• Oughton D R. and Hodkinsons S. (2002). Heating and Air-conditioning of Buildings, 9th edition. Elsevier Science Ltd. (Chapters 18 & 19)


Video / DVDs


Self-Assessment Task

  • With the aid of a drawing explain the working of a chilled water distribution system.
  • Select and describe  three different types of chillers
  • Explain the working of a typical heat exchanger.




Section 2  Refrigeration Systems



Aims and Objectives

At the end of this section you should be able to:
  • Analyse and evaluate the operation and application of refrigeration systems within air conditioning applications.


Have you ever thought why the cup of tea you left on the table to do something ‘urgent’ gets cold by the time you came back? A simple explanation is that your tea has transferred its heat to the cup and the surrounding air. This is the basic principle of refrigeration and is applied in air conditioning systems to keep the areas cool and comfortable. Heat removal is done with the help of a refrigeration cycle. 

In this section, we will discuss the components of a refrigeration system as applied in air conditioning.  


Refrigeration System  

In a typical system, five components are required: Evaporator; Condenser; Compressor; Expansion valve; and a Refrigerant. We will discuss how the system works as well as working of these components.  


Refrigeration Cycle 

The process begins with the refrigerant in the evaporator. Refrigerant is a highly volatile substance which can give off heat when compressed as well as take heat in when expanded. In an evaporator, the refrigerant absorbs heat while in liquid form and hence is converted to vapours.  

A compressor draws it from the evaporator and compresses it which results in a high temperature as well as the pressure. The refrigerant is then moved to a condenser where it is cooled again and becomes a liquid. It is ready to go back to the evaporator again for another cycle. An expansion valve regulates this flow.   


Evaporator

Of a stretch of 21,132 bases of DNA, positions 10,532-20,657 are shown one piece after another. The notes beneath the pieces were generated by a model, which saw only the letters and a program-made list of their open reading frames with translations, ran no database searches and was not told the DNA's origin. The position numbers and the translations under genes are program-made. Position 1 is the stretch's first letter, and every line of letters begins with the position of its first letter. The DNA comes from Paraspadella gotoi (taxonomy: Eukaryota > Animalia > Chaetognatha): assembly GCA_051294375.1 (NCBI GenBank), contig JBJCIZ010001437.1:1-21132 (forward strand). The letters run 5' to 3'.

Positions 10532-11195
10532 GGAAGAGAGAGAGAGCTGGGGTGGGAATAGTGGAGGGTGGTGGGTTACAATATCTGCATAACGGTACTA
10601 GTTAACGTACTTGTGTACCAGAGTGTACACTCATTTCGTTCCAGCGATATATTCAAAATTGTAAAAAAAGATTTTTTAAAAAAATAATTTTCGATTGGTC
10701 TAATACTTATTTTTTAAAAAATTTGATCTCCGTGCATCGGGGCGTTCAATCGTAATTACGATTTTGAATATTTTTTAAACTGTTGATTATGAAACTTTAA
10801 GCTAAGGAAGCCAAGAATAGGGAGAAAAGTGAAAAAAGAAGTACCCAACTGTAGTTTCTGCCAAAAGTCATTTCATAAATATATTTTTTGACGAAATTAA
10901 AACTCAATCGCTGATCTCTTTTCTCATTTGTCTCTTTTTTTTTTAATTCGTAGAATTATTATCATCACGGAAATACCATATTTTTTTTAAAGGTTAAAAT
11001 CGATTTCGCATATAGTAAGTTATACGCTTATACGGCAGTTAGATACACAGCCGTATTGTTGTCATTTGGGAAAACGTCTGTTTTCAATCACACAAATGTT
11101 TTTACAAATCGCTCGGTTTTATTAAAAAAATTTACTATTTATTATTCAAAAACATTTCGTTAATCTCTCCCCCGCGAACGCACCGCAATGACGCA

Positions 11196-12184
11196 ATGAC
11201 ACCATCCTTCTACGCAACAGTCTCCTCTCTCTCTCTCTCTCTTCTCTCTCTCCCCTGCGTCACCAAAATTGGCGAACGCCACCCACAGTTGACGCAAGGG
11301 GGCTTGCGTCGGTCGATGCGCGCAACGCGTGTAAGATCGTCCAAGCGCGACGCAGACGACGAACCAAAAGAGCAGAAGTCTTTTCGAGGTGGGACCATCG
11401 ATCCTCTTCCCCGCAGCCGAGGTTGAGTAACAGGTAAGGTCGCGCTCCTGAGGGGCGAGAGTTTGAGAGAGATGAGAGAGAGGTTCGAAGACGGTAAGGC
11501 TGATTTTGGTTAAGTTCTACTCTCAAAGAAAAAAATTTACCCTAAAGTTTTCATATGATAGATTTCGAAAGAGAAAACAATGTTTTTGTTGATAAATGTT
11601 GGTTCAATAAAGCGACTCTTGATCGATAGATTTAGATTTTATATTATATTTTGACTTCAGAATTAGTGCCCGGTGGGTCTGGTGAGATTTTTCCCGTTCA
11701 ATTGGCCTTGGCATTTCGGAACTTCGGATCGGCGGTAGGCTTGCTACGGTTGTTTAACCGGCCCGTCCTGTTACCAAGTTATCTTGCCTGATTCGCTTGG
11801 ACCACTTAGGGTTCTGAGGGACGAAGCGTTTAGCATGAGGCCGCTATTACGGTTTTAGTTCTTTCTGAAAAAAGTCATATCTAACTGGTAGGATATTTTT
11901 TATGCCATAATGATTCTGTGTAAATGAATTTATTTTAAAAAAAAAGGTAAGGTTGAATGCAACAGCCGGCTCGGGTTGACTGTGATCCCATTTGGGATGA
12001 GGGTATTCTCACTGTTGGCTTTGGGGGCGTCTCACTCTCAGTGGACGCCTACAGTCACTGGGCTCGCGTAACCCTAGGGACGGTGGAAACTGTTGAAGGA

Evaporator removes heat with the help of a refrigerant. As the refrigerant absorbs heat, it starts boiling though at a low temperature. That means it is taking heat away. Once completed, refrigerant is drawn from the evaporator. At this stage it is in a vapour form.  

The refrigerant is at a low pressure within the evaporator. The pressure level depends upon how much heat is being absorbed and how quickly the refrigerant in its vapour form is removed.     


Compressor  

It helps to push the refrigerant through the system. It draws vapours from the evaporator. Vapours are at low pressure and low temperature. In a way, it is extracting the heat out of evaporator contained in the refrigerant. It compresses them which increases their temperature and pressure.   


Condenser 

It takes heat from the refrigerant and throws it off or discards it to the outside air. The refrigerant at high temperature and pressure is received and cooled so that it changes to liquid form again ready for the next cycle. The condensers are normally placed at point where they can easily loose heat to the outside air such as roof top of a building.  


Expansion Valve 

It is used to control the flow. When liquid at a high pressure reaches the valve, it helps to reduce the pressure before it is pumped into the evaporator.  


Refrigerants 

Any substance which evaporates quickly, such as petrol, is called volatile. We use a highly volatile liquid in refrigerators to take the heat way. This highly volatile liquid is called a Refrigerant. Common examples are ammonia, methane and carbon dioxide. 

The selection will depend upon the desired temperatures to be achieved and how much pressure system is designed to take.  

The publications listed contain a more detailed explanation of refrigeration system components.  

Some useful websites and video resources are listed with self explanatory titles which will help you understand the concepts and their application.   


Websites


Publications

  • Brumbaugh J E. (2004). HVAC Fundamentals, Vol 1: Heating Systems, Furnaces and Boilers, 4th edition: Wiley Publishing, Indiana (Chapter 8)
  • Chadderton D V. (2007). Building Services Engineering. 5th edition: Taylor & Francis, England (Chapter 5)
  • Oughton D R. and Hodkinsons S. (2002). Heating and Air-conditioning of Buildings, 9th edition. Elsevier Science Ltd. (chapters 18 & 19)


Video / DVDs


Self-Assessment Task

With the aid of a drawing explain the refrigeration cycle.
  • Explain vapour compression refrigeration.
  • Explain the working of a compressor.